The objective of this contribution is to present new insights arising from geophysical imaging and mapping of representative basement fault structures, together with a discussion of how they may be significant as a framework for understanding induced seismicity. The LITHOPROBE seismic profiles intersect structural boundaries that are seen on the regional aeromagnetic and gravity mapping. Our interpretation approach involves mapping and identification of basement structures, followed by 2D gravity and magnetic modelling for selected features. Since the gravity and aeromagnetic data span a large geographical area they are useful to characterize large-scale trends, whereas the 2D seismic lines give detailed constraints for building a model, such as fault throw and timing. Potential field data thus give a more complete tectonic picture of the area by filling in the gaps between areas of seismic coverage, providing an opportunity to improve our understanding of the structural framework.


2. Regional geological setting

The Precambrian basement beneath Alberta was formed by amalgamation of disparate domains that were assembled by the plate-tectonic processes of subduction and collision [13, 14, 15]. The crystalline basement in Alberta can be subdivided into three broad regions (Figure 1). Southern Alberta is dominated by Archean domains, bounded to the north by the Vulcan Low; central Alberta consists of the domains of the Hearne Province that surround the Snowbird Tectonic Zone (STZ); and, northern Alberta consists of the domains that surround the early Proterozoic Great Slave Lake shear zone (GSLsz). Basement domains that are the focus of this study occur between the STZ and GSLsz and have Paleoproterozoic crystallization ages (1.9–2.4 Ga).

Figure 1.

Location map showing tectonic domains of the Precambrian basement from [15]. Black lines show LITHOPROBE seismic profiles from the ABT-PRAISE transect. Yellow dots show seismicity from within the region 54–56oN, 116–118oW, from January 2014 to January 2017 (MW ≥ 2.5). Abbreviations and generalized ages of basement domain names are indicated in the legend. In addition, GSLsz denotes Great Slave Lake shear zone, STZ denotes Snowbird Tectonic Zone, SCD and NCD denotes southern and northern Chinchaga domain.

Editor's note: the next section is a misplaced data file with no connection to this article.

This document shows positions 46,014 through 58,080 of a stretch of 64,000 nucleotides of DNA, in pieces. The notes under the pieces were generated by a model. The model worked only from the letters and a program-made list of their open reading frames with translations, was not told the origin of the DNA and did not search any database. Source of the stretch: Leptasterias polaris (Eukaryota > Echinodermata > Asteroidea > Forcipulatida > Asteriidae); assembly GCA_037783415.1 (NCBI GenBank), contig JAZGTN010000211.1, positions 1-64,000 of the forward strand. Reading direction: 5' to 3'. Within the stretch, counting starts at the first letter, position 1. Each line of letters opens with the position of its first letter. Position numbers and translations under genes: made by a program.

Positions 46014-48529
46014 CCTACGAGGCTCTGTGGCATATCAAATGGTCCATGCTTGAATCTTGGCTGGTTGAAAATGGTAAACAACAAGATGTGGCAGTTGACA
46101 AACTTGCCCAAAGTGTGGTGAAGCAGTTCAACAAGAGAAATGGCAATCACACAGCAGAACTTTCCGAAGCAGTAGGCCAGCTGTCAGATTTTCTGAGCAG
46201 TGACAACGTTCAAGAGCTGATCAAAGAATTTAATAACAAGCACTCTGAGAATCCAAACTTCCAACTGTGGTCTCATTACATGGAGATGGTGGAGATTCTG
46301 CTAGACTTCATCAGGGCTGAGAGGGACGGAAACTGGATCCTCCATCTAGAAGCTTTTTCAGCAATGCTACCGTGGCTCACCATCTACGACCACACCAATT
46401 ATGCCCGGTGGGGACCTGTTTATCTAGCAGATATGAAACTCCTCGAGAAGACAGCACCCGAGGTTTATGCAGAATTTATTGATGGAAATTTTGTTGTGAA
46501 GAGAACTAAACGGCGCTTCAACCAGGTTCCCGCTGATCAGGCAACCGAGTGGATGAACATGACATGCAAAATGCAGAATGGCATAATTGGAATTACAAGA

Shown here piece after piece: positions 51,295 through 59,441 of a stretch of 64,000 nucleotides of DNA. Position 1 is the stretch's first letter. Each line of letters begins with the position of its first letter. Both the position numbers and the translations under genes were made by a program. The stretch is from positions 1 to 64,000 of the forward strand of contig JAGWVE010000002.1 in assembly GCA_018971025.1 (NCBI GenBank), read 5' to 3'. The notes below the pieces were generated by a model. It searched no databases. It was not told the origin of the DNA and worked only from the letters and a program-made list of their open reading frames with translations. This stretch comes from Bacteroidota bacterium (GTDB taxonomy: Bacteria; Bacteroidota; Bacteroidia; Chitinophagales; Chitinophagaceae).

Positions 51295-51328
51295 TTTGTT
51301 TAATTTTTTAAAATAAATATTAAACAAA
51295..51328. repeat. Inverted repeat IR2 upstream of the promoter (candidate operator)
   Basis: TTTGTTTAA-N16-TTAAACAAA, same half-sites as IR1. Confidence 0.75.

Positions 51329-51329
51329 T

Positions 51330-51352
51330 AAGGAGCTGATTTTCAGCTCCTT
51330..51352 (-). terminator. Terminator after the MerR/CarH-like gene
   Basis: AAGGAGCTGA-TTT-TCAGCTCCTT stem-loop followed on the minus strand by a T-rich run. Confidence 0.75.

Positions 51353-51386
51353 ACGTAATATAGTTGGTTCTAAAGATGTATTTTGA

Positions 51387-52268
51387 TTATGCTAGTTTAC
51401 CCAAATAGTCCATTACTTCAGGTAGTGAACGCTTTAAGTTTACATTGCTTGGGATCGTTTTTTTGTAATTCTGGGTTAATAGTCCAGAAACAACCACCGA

Subdivision of the crystalline basement underlying the WCSB into tectonic domains is based on sparse drillcore samples from hydrocarbon exploration wells, coupled with potential-field interpretation [14, 15]. The drillcore samples are described by [15] in terms of location, rock type, mineralogy and crystallization age based on U-Pb geochronology. Our study area is underlain by basement rocks of the Ksituan, Chinchaga, Buffalo Head and Wabumum domains (Figure 1), which are composed of igneous, metaigneous and less commonly metasedimentary rocks of Paleoproterozoic age (2.4–1.9 Ga). The 1.90–1.98 Ga Ksituan domain is defined by its strong, positive magnetic expression, which is typical of calc-alkaline magmatic belts due to the presence of magnetite as an accessory mineral phase [15]. Crustal imbrication and pervasive ductile deformation of the Ksituan domain is evident from well-developed seismic-reflection fabrics, in the form of panels of dipping reflections in the upper and middle crust [4]. To the east, the slightly older (2.0–2.32 Ga) Buffalo Head Terrane is characterized by sinuous aeromagnetic patterns and discrete subdomains, composed of metaplutonic and subordinate felsic metavolcanic rocks [14]. The eastern edge of the Buffalo Head is defined by the Kimiwan anomaly, a linear magnetic high ~250 km in length. The origin of this magnetic anomaly has been interpreted as either a decapitated calc-alkaline pluton, or a broad zone of hydrothermal alteration and enhanced susceptibility above a crustal-scale extensional fault [9]. The former interpretation is more consistent with oxygen isotope signature of basement samples [16].

To the south, the Chinchaga domain overlaps in age with the Buffalo Head Terrane and is delineated by a negative magnetic anomaly pattern that reflects the absence of calc-alkaline granitic rocks. As discussed below, we distinguish between the northern and southern Chinchaga domains based on potential-field evidence. The southern Chinchaga domain is of particular interest as it underlies the Kaybob-Duvernay region where induced seismicity is concentrated. Finally, the Wabamun domain is interpreted as a structurally bound wedge-shaped block that is enclosed by strands of the Snowbird Tectonic Zone (STZ; [14]), possibly analogous (in terms of structural style) to Archean crustal-scale lozenges formed by annealed mylonites where the STZ is exposed at the surface [17].